Stack Overflow is a community of 4.7 million programmers, just like you, helping each other.

Join them; it only takes a minute:

Sign up
Join the Stack Overflow community to:
  1. Ask programming questions
  2. Answer and help your peers
  3. Get recognized for your expertise

Essentially I want to grab the newest results once they are updated as fast as I can, so I don't think it will be efficient to spam the PHP/MySQL script with AJAX constantly to check for newer results (like every 3 seconds once per visitor).

If I will setup an automatic call to a script that will cache the results every time they are updated and then hold the PHP request of every visitor until the value of the cache stored within the file doesn't meet the posted "last updated" value from the visitor, would it be a worthwhile approach?

Thanks for your assistance guys.

share|improve this question
I would read up on this: Depending on your usage constraints, it might be fine for some users to get slightly stale data, and might make your solution simpler. :) – CasualT May 28 '13 at 20:11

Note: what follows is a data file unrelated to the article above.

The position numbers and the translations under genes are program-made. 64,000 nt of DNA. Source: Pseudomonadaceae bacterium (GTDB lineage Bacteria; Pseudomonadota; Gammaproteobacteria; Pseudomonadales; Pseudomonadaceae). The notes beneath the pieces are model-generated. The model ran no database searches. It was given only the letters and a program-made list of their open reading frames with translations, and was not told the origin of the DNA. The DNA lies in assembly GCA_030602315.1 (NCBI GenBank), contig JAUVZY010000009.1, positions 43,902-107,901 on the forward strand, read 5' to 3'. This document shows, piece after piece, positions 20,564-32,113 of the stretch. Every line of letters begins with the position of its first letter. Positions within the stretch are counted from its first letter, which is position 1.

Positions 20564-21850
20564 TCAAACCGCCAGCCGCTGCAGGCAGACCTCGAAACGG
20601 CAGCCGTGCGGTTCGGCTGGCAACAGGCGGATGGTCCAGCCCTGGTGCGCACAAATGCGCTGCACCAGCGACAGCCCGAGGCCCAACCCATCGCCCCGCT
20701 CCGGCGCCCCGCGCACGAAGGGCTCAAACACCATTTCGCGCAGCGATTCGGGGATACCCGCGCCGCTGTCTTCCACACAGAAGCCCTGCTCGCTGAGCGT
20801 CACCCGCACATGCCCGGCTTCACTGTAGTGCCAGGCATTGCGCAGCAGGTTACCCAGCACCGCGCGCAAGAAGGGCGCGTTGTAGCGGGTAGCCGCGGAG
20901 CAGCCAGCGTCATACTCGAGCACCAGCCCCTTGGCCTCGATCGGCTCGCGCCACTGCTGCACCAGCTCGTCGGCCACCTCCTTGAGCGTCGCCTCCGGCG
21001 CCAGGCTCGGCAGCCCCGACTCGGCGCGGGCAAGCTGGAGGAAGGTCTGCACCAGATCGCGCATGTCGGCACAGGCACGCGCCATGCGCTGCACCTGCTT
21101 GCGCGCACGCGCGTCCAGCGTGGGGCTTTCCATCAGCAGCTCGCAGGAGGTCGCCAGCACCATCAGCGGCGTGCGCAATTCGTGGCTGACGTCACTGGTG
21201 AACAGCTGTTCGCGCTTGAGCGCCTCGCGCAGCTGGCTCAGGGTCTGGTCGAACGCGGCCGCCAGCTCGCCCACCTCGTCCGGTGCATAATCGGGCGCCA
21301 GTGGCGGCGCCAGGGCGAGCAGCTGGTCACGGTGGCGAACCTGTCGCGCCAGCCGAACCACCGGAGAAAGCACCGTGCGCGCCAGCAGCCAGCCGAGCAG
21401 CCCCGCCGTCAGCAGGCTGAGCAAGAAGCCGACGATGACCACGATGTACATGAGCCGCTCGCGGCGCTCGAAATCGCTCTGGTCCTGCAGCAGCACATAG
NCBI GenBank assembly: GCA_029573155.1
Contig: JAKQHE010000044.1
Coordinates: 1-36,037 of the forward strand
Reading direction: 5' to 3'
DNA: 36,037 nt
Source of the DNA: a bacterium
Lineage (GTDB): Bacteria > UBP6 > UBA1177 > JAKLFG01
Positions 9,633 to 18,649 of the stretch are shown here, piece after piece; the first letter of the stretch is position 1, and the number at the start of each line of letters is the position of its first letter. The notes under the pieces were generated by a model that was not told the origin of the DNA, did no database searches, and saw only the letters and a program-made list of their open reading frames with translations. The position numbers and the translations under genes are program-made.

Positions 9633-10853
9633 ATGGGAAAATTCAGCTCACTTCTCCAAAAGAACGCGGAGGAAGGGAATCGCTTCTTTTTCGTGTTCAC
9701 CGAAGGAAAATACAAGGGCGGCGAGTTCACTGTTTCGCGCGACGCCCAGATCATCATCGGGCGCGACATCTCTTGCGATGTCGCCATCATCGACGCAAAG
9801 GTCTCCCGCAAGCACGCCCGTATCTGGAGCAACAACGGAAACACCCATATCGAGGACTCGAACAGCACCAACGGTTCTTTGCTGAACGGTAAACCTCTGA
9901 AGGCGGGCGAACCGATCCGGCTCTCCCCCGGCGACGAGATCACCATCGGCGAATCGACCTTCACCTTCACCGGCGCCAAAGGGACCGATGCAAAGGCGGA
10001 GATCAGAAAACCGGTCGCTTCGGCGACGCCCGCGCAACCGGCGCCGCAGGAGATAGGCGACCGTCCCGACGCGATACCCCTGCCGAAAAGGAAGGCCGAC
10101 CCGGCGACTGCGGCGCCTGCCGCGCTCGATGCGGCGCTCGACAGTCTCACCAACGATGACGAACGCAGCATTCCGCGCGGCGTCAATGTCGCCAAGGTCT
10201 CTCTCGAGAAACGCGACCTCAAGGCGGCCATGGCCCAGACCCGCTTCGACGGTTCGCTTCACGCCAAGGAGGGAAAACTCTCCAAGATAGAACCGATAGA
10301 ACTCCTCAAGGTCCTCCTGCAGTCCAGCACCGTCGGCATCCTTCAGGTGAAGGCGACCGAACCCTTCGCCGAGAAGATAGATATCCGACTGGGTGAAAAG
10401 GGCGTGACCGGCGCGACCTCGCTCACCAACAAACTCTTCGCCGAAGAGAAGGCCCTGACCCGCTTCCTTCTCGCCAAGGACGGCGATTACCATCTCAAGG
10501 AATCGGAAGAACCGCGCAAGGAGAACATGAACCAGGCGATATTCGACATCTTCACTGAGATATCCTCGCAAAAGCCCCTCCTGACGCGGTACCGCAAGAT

up vote 4 down vote accepted

The best solution will be to use WebSocket / NodeJS + Socket.IO, it can open a socket and you can do real-time applications with really small bandwidth and load ( similar to facebook chat for example. They don't do requests every X second, but the information in the chat is updated realtime ). Check it out! It is worth it.

The problem with the NodeJS is that most of the web hosts won't allow you to run third-party application. You'll need a VPS or any other NodeJS host.

You can find more information on

Now on topic: Even if doing "real-time" application only with PHP is bad practice, the best solution in my opinion should be to make requests for JSON data for example. The solution you mentioned is nice, but it will do a additional request if it find a change. The JSON data is small and I think the bandwidth difference will be really small.

More information about JSON here:

share|improve this answer
Thanks! Unfortunately NodeJS isn't really an option currently, I am using a Litespeed server, do I share the same limitations as apache? From what I've researched apparently after I reach a certain cap or threshold of long pulled requests the server will stop responding to new ones, is this true? Could I maybe pull something off with ruby? – user2372936 May 29 '13 at 7:46

Your Answer


By posting your answer, you agree to the privacy policy and terms of service.

Not the answer you're looking for? Browse other questions tagged or ask your own question.